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Henry Wadsworth Longfellow, ed. Poems of Places: An Anthology in 31 Volumes.
Africa: Vol. XXIV. 1876–79.


The Spectre-Caravan

By Ferdinand Freiligrath (1810–1876)

Translated by J. C. Mangan

’T WAS at midnight, in the desert, where we rested on the ground;

There my Beddaweens were sleeping, and their steeds were stretched around;

In the farness lay the moonlight on the mountains of the Nile,

And the camel-bones that strewed the sands for many an arid mile.

With my saddle for a pillow I did prop my weary head,

And my caftan-cloth unfolded o’er my limbs was lightly spread,

While beside me, both as captain and as watchman of my band,

Lay my Bazra sword and pistols twain a-shimmering on the sand.

And the stillness was unbroken, save at moments, by a cry

From some stray belated vulture sailing blackly down the sky,

Or the snortings of a sleeping steed at waters fancy-seen,

Or the hurried warlike mutterings of some dreaming Beddaween.

When, behold!—a sudden sandquake,—and atween the earth and moon

Rose a mighty host of shadows, as from out some dim lagoon;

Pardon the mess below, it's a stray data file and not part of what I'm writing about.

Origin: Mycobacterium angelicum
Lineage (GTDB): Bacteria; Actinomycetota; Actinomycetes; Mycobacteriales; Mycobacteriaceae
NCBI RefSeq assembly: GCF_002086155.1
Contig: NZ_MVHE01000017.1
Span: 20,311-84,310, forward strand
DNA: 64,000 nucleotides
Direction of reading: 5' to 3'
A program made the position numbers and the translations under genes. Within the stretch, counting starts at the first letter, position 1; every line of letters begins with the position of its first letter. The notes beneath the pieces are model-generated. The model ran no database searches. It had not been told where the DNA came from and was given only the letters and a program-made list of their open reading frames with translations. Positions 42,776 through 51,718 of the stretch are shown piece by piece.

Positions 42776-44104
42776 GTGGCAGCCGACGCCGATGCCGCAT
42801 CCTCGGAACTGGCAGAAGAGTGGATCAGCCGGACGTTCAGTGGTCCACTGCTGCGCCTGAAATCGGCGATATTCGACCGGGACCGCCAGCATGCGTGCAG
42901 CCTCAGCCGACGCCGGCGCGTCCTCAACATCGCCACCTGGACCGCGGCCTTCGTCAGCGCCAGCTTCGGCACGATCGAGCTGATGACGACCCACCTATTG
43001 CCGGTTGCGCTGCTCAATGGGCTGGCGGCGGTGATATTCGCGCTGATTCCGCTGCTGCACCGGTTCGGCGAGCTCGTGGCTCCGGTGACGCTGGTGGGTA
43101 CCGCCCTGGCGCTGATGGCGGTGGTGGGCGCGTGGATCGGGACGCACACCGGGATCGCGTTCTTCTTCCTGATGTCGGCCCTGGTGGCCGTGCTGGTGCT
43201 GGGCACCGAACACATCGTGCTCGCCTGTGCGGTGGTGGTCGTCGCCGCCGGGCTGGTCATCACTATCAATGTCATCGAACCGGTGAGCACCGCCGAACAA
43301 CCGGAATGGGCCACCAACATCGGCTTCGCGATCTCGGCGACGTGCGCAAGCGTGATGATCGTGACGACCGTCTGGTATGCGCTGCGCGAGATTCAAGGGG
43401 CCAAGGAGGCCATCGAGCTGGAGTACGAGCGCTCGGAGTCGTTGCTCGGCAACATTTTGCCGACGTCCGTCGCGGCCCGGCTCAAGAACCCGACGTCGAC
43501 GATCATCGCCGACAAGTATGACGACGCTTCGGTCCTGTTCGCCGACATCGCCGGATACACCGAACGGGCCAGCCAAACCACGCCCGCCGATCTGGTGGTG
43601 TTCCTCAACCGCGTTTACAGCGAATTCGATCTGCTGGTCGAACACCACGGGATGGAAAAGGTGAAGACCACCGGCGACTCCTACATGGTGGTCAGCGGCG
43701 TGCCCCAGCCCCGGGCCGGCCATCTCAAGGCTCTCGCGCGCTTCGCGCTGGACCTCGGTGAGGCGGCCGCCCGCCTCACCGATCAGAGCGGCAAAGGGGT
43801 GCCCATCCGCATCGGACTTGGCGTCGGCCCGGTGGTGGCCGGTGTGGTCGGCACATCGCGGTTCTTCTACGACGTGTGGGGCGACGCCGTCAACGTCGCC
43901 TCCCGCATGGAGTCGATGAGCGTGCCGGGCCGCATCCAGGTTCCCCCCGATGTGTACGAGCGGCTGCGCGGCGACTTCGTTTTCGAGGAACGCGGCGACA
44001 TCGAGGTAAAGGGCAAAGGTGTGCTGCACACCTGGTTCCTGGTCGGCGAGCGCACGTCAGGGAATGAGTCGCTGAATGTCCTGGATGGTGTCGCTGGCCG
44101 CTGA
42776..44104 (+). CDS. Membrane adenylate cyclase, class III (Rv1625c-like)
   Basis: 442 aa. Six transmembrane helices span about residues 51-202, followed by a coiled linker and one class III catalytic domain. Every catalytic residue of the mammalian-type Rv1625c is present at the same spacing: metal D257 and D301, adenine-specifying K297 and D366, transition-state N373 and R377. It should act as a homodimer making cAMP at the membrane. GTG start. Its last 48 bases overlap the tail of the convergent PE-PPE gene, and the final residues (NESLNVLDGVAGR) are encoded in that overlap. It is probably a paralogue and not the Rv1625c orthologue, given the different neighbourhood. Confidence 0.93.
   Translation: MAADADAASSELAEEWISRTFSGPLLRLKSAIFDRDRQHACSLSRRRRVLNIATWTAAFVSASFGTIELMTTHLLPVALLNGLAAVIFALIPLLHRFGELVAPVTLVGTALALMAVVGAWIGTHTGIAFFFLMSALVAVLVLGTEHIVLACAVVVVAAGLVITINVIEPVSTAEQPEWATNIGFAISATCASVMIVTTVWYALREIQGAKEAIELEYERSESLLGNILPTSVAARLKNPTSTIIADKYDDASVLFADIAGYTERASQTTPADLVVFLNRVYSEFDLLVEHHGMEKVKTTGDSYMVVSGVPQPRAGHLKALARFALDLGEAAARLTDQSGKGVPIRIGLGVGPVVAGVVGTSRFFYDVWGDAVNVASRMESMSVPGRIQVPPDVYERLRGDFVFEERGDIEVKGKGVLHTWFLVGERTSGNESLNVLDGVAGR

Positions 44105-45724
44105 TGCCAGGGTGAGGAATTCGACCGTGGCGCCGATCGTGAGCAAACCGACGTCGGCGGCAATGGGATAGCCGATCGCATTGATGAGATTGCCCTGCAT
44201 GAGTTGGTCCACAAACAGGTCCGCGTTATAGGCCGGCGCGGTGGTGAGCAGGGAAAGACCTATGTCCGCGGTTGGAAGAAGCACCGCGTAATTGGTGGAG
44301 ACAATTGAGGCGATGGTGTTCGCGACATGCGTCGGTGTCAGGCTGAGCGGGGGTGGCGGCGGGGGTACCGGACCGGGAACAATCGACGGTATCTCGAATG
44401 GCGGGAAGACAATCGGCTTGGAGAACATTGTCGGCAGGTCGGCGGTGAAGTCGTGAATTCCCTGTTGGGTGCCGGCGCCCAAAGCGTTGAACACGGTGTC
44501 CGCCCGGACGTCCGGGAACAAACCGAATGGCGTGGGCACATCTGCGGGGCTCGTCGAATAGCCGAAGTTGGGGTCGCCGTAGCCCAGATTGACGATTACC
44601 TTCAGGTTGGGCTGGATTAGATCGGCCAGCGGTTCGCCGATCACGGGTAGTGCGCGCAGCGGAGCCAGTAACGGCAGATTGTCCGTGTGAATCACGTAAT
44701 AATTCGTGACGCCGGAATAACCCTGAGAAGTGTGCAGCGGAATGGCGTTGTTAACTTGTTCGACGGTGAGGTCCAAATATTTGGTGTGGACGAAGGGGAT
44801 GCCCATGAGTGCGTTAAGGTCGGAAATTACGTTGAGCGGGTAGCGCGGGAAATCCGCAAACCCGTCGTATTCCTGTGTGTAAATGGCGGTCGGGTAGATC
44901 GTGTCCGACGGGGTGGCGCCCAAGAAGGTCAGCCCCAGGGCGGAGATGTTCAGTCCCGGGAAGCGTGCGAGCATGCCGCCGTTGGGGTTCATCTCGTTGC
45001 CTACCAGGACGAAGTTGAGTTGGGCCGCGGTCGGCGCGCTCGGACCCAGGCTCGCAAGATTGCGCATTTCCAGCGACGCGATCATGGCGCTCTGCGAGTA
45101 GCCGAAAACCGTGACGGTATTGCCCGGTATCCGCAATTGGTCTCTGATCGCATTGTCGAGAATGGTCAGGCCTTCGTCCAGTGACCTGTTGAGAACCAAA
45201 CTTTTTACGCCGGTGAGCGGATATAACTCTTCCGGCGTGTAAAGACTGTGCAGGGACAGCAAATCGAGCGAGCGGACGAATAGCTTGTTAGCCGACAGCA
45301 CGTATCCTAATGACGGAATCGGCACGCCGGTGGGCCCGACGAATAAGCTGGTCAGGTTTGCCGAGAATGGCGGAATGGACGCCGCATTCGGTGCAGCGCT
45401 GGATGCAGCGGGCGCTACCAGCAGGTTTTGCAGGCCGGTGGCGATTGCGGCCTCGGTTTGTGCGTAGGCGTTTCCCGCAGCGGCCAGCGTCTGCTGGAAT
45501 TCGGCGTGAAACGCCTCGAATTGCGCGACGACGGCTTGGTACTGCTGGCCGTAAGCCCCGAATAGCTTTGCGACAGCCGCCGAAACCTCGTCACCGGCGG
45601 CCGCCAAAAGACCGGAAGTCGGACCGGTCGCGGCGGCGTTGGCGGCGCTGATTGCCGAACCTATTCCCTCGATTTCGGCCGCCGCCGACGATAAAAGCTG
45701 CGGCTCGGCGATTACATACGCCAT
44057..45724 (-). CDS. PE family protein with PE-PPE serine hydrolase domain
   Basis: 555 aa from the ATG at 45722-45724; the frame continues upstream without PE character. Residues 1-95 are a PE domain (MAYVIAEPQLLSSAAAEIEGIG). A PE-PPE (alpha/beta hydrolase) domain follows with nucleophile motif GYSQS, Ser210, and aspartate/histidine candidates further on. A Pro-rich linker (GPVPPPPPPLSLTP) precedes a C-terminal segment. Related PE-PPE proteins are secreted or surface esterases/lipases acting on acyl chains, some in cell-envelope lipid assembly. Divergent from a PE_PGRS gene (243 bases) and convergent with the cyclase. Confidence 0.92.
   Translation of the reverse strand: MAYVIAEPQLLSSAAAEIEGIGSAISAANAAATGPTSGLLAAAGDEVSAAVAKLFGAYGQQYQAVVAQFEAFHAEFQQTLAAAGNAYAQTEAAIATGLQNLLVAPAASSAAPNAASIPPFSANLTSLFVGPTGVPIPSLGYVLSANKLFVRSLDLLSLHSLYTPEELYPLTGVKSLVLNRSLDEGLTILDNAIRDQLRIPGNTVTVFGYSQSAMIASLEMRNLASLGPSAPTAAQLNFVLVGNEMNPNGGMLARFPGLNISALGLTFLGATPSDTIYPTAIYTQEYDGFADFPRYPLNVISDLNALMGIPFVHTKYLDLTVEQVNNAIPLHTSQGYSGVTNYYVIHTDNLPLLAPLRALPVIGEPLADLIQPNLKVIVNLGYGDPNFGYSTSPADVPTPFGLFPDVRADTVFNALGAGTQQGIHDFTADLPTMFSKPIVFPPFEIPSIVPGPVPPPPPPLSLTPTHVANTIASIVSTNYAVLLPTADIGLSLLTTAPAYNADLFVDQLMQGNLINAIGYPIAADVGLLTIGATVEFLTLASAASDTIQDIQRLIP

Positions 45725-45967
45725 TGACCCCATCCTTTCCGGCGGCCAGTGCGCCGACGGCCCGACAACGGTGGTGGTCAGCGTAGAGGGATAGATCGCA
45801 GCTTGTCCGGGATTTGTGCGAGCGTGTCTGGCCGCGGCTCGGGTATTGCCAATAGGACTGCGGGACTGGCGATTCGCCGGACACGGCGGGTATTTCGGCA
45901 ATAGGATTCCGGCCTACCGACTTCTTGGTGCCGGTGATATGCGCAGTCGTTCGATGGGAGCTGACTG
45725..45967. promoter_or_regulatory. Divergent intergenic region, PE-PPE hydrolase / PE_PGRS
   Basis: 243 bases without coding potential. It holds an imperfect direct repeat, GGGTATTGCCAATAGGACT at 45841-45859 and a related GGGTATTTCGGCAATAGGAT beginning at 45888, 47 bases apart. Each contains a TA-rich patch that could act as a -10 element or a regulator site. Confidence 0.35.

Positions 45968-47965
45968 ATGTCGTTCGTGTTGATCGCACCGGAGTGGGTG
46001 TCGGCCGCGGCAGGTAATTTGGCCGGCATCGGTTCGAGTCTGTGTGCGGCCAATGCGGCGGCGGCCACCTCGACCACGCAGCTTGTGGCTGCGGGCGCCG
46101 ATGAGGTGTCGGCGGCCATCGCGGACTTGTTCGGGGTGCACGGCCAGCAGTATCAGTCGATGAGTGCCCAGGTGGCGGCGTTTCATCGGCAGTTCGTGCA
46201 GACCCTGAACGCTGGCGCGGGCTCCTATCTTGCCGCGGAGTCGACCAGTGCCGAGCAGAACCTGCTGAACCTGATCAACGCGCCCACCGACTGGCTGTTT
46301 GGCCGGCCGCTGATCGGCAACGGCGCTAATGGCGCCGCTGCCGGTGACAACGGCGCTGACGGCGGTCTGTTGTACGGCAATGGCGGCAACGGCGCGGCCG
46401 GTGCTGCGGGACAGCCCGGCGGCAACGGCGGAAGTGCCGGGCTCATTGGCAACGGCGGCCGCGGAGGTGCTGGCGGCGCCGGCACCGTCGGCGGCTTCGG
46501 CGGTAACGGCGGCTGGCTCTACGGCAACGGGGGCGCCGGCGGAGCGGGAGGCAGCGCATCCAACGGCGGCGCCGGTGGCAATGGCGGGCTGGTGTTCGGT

Then our coursers gasped with terror, and a thrill shook every man,

And the cry was “Allah Akbar! ’t is the Spectre-Caravan!”

On they came, their hueless faces tóward Mecca evermore:

On they came, long files of camels, and of women whom they bore;

Guides and merchants, youthful maidens, bearing pitchers like Rebecca,

And behind them troops of horsemen, dashing, hurrying on to Mecca!

More and more! the phantom-pageant overshadowed all the plains,

Yea, the ghastly camel-bones arose, and grew to camel-trains;

And the whirling column-clouds of sand to forms in dusky garbs,

Here, afoot as Hadjee pilgrims,—there, as warriors on their barbs!

Whence we knew the night was come when all whom death had sought and found,

Long ago amid the sands whereon their bones yet bleach around,

Rise by legions from the darkness of their prisons low and lone,

And in dim procession march to kiss the Kaaba’s Holy Stone.

More and more! the last in order have not passed across the plain,

Ere the first with slackened bridle fast are flying back again.

From Cape Verde’s palmy summits, even to Babel-Mandel’s sands,

They have sped ere yet my charger, wildly rearing, breaks his bands!

Courage! hold the plunging horses; each man to his charger’s head!

Tremble not as timid sheep-flocks tremble at the lion’s tread.

Fear not, though yon waving mantles fan you as they hasten on;

Call on Allah! and the pageant ere you look again is gone!

Patience! till the morning breezes wave again your turban’s plume;

Morning air and rosy dawning are their heralds to the tomb.

Once again to dust shall daylight doom these wanderers of the night;

See, it dawns!—a joyous welcome neigh our horses to the light!